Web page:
Some other studies sought to establish the toxicity of the long-acting metabolite of nicotine and its effect on the complex process of conception (Cooper & Moley 2008). With rapid achievements in the field of in vitro fertilization, the process could be observed in every stage. And every stage is a potential stage for assault by toxic and mutagenic compounds from tobacco smoke. A group of researchers discovered that exposure to passive smoke is just as deleterious as active smoke. Some toxic compounds can affect, change or distort gene expression as the embryo develops. And the rest of the data suggest that a female fetus, which gets exposed to tobacco smoke while in the womb, incurs an increased risk of future infertility (Cooper & Moley).
Odds Higher among Heavy Smokers
A population-based study with 803 women-respondents who suffered from ectopic pregnancy in central France identified heavy smoking and history of sexually transmitted disease as main factors (Hollander 2003). Thos who smoked 20 or more cigarette sticks a days had four more times the likelihood of having an ectopic pregnancy than those who never smoked. On the other hand, those who had a sexually transmitted disease or confirmed pelvic inflammatory disease ran the risk three times more than those without STD history. Each factor accounted for almost one-third of ectopic pregnancies. It also established the independent link between increasing age and a higher risk of ectopic pregnancy (Hollander).
The study was conducted in the Auvergne region in 1992 with 803 women, aged 15-44, who were treated for ectopic pregnancy at a health care setting between 1993 and 2000 (Hollander 2003). The respondents received treatment at about the same time and had not used contraceptives. The researchers analyzed the respondents’ risk of ectopic pregnancy by obtaining and assessing their background characteristics; surgical, gynecologic and obstetric histories; STD risk factors and history; the use of contraceptives; and other fertility-related characteristics. Result drew a strong relationship between smoking and the risk of ectopic pregnancy. Women who smoked had a 50% higher risk than those who never smoked. The risk was greater with those who smoked at the time of the study. The rate increases with the number of cigarette sticks used daily. Heavy smokers who used 20 or more cigarette sticks were 3.9 times more at risk than those who never smoked (Hollander).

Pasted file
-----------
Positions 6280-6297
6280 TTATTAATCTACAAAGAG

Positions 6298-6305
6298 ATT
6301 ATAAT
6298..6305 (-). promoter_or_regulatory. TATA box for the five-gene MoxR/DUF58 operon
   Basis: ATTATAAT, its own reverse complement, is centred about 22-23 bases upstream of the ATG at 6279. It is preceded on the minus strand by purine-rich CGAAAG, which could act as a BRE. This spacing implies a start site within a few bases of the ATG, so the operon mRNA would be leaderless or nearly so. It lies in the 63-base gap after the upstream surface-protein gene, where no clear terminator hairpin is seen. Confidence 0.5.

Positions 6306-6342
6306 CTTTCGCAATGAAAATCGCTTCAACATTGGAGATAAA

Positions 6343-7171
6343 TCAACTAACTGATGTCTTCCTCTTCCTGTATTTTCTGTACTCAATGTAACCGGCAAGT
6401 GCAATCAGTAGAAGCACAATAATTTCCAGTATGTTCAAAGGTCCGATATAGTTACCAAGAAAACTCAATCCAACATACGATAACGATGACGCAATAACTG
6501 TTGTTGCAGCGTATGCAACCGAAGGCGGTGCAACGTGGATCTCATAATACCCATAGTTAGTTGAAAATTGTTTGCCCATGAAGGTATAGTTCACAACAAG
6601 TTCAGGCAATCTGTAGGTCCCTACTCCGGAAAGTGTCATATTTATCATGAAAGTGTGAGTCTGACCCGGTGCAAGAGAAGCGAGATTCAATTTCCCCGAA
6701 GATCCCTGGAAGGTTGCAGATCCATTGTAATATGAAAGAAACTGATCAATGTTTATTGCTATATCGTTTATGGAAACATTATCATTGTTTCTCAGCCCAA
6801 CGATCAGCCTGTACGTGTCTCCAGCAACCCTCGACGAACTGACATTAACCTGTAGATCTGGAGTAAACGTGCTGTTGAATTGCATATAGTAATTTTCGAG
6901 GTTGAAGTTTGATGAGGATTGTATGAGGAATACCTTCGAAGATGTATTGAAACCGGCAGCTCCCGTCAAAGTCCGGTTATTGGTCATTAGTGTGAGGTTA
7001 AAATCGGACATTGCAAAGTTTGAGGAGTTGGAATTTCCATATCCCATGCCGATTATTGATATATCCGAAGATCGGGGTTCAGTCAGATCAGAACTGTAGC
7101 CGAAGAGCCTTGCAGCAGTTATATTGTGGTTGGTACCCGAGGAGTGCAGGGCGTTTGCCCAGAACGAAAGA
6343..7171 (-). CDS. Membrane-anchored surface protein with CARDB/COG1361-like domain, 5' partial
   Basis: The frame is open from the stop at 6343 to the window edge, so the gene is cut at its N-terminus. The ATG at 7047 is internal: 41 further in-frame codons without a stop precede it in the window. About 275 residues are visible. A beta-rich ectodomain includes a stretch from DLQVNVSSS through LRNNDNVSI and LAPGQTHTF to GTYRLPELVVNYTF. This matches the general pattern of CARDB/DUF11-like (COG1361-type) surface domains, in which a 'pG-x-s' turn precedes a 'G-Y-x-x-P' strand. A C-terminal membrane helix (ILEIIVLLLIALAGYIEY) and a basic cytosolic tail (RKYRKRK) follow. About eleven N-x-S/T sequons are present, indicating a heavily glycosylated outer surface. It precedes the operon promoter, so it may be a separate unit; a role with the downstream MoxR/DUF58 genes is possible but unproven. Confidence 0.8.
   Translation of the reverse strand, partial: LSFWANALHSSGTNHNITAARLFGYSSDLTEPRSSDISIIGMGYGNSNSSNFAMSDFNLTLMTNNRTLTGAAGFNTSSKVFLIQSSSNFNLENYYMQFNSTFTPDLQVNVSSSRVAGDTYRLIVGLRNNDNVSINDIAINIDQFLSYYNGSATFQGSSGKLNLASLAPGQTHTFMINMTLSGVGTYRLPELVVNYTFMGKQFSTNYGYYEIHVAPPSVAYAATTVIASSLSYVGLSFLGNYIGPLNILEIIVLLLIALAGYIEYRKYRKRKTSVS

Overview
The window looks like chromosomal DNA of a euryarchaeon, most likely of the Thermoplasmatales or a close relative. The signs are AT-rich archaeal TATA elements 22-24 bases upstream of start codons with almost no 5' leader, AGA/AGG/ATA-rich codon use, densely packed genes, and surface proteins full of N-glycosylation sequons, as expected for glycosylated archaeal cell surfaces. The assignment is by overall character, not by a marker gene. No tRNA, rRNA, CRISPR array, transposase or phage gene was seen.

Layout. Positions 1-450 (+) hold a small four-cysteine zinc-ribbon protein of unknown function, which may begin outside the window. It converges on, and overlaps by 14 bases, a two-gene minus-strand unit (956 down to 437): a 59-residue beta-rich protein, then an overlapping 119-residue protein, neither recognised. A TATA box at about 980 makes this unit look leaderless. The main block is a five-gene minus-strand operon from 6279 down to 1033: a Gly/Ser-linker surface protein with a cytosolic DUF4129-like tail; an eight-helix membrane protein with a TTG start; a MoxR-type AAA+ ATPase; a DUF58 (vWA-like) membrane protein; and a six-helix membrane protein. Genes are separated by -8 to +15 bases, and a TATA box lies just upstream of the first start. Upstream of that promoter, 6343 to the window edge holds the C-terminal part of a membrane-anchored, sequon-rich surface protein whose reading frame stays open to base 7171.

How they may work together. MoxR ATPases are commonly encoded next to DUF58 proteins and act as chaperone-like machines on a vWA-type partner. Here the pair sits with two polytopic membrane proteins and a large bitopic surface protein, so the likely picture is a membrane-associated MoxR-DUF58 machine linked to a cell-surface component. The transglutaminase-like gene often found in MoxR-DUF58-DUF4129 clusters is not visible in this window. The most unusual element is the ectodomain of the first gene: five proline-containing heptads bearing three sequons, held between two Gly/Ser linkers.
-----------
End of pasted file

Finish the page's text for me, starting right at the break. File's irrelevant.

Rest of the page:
Those who had pelvic inflammatory disease incurred the risk of developing ectopic pregnancy at thrice that of those who never had STD (Hollander 2003).Tubal surgery was also linked with high risk of ectopic pregnancy. STD-related infection also often warrants tubal surgery. As mentioned by previous studies, the risk of ectopic pregnancy increases with advancing years. Those in the late 30s incurred a 40% higher risk than those in their late 20s. But women aged 40 or older incur thrice the risk of those aged 25-29. Other risks are previous pregnancy terminations; previous IUD use at 30%; reduced risk for previous contraceptive pill users at 30%; experience of infertility at 2.1-2.7% (Hollander).
All the factors combined accounted for 76% of all recorded ectopic pregnancies (Hollander 2003). Smoking and STD history with a history of tubal surgery, would constitute 35 and 33%, respectively. The other factors would account for 18% or fewer of ectopic cases. The researchers concluded that increasing awareness of the role of smoking in public health should be fundamental in formulating ectopic pregnancy prevention policies (Hollander).
Smoking-Related Ectopic Pregnancies on the Rise in the Western World
A population-based study conducted with 9,237 hospitalized Norwegian women from 1991-1997 pointed to a link between smoking and an increased risk of ectopic pregnancy (Aronsen 1999). It also decreases fertility and increases risks for complications. These complications include abortion, placental rupture, low birth weight, perinatal death and SIDS. The women respondents were aged 35-49, chosen at random from the national registry to answer 15,000 questionnaires about their pregnancy, smoking habits and use of birth control. Two out of 3 were current or previous smokers. Of the total, 301 or 3.3% had an ectopic pregnancy or a 50% higher chance among smokers than among non-smokers. Moreover, both ectopic pregnancy and smoking are risk factors for infertility. The overall risk is 15% that ectopic pregnancy would not have occurred if the women did not smoke (Aronsen).